Vivian decides she can’t make up any more excuses for not seeing Adrian during the full moon. (She can change anytime, but she’s compelled to change at full moon. ) She kind of hints around at the werewolf thing. He thinks it’s a joke. One night, he went all out with candles all over his room ready for a special encounter. He didn’t expect the encounter to be with Vivian in wolf  form. (Changed in front of him. Little to no warning.) He freaks out, and kicks her out. She wakes up the next morning bloody, not sure where she had been. A body has been found.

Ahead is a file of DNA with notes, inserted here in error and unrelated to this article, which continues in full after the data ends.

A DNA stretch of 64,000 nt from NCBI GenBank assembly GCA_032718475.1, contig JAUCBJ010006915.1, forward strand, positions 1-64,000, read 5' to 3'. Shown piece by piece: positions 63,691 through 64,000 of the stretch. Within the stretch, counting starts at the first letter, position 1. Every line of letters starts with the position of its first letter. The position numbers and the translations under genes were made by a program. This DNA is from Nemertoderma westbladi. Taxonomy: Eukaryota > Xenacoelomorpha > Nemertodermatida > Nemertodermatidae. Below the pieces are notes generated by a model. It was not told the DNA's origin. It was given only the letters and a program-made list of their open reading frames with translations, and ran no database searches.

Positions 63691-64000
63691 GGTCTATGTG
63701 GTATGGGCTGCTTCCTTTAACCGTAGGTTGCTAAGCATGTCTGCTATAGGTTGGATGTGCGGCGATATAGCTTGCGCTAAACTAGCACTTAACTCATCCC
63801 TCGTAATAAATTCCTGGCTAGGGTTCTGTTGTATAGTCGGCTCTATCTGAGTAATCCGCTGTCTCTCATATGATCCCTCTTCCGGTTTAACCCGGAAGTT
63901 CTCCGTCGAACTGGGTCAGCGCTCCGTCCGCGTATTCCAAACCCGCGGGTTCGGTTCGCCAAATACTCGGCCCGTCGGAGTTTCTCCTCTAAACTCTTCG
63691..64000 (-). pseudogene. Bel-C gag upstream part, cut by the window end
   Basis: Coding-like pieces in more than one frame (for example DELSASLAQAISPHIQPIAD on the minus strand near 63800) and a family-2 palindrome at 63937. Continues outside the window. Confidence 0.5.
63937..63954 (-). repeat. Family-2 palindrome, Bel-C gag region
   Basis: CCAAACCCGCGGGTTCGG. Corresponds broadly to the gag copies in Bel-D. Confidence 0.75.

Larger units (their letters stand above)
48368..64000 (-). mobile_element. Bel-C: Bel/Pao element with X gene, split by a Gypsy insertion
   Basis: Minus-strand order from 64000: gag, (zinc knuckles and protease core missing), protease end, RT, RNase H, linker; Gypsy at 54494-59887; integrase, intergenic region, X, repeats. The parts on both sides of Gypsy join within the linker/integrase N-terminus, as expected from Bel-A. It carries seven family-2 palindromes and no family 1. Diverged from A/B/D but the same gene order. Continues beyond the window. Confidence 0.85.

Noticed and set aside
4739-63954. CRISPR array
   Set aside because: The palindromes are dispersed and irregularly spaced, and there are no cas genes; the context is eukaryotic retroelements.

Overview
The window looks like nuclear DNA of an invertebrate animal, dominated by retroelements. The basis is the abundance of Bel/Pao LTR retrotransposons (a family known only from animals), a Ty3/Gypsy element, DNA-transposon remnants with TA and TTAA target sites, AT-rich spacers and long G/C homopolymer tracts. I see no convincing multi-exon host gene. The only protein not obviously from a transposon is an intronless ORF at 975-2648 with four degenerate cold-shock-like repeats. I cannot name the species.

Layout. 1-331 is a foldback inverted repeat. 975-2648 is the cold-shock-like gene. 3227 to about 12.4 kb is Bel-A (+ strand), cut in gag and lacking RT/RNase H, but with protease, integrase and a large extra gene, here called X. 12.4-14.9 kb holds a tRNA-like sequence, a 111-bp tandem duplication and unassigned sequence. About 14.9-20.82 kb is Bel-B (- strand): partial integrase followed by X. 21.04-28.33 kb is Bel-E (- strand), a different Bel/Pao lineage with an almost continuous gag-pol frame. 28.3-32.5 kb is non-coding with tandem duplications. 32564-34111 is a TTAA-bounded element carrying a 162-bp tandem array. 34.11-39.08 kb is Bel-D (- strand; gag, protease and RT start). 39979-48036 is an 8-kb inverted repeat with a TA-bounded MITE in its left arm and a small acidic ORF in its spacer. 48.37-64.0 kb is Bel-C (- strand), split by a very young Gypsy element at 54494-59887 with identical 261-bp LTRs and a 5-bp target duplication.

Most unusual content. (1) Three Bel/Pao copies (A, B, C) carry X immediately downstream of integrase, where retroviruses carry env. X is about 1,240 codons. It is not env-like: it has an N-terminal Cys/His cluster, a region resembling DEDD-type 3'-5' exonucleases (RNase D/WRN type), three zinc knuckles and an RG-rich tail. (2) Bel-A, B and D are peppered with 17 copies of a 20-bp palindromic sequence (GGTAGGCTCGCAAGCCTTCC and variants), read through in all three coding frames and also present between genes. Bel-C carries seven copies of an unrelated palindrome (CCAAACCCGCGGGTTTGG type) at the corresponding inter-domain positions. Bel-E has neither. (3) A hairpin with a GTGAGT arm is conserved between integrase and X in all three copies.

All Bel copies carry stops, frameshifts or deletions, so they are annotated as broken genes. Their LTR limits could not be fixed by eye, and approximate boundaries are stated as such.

Her human friends shut her out, and Bingo (one of them) tells her that Aidan said she went crazy jealous on him and broke a window (which, the window happened, but the other stuff didn’t). At least he’s not telling the truth.  Aidan gets back with Kelly and Vivian gets drunk (with the help of Rafe, one of the Five) and breaks into Kelly’s room and trashes it. She wakes up, again, with no recollection of the night before, pink in her nails, and oh, a bloodied hand in her bedroom. She gets rid of the hand. The pack is having a meeting about the killings, where they discuss strategies to catch the killer. They’re paired up with people who wouldn’t cover for each other. Vivian decides to kill herself so that she doesn’t strike again, and writes a suicide note. Gabriel, Willem (her partner), and Ulf, a young member of the pack, find her and convince her she’s not the killer. Ulf has seen his mother Astrid and Rafe kill one of Aidan’s friends right after he delivered a note to Vivian, who promptly tossed it back at him. The note had a meeting time & place on it, and Rafe and Astrid plan on being there to greet Aidan.